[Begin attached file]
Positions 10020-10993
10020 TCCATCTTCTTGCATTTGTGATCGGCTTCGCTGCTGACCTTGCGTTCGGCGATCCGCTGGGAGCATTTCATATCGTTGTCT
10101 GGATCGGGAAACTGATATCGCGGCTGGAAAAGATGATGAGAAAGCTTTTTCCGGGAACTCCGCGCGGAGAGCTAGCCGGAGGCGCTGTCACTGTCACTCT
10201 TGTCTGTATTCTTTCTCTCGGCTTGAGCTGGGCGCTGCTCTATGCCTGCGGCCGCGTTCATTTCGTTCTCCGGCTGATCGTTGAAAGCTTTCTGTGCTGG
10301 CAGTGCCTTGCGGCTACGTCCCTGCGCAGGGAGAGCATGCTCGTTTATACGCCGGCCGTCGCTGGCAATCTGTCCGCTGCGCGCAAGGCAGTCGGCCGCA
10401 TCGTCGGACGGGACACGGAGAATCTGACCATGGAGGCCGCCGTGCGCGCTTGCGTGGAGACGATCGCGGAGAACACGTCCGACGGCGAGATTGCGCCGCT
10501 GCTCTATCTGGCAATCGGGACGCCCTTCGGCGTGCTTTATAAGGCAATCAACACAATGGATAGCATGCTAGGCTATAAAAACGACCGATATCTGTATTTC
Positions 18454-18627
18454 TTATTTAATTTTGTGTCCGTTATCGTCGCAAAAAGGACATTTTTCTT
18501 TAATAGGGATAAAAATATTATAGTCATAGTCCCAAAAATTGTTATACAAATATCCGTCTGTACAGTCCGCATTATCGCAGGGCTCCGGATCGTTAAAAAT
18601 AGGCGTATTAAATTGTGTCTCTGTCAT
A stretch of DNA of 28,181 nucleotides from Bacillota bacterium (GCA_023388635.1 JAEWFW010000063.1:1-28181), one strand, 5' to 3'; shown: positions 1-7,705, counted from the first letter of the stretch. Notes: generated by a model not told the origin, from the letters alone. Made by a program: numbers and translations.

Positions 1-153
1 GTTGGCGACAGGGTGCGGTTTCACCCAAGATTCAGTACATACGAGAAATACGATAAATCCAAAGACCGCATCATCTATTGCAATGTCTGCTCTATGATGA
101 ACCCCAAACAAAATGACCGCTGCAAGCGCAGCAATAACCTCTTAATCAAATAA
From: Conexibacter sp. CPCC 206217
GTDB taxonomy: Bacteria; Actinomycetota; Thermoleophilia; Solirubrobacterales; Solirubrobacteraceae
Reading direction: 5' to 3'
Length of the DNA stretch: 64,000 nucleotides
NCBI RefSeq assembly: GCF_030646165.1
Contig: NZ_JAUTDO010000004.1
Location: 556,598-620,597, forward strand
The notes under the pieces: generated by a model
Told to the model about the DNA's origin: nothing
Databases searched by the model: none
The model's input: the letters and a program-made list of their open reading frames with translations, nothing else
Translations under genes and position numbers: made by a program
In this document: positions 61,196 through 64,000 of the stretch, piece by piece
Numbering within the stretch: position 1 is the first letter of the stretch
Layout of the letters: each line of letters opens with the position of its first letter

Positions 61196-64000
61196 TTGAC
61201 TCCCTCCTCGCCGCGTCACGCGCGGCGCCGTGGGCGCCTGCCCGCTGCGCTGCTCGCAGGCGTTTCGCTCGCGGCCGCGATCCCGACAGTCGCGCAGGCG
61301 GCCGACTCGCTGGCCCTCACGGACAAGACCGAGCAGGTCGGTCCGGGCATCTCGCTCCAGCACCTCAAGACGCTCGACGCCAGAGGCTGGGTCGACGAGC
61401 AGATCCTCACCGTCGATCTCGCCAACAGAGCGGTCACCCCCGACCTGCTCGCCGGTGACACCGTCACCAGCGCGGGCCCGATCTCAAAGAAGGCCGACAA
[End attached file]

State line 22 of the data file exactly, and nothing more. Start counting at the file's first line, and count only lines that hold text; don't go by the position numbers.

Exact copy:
Location: 556,598-620,597, forward strand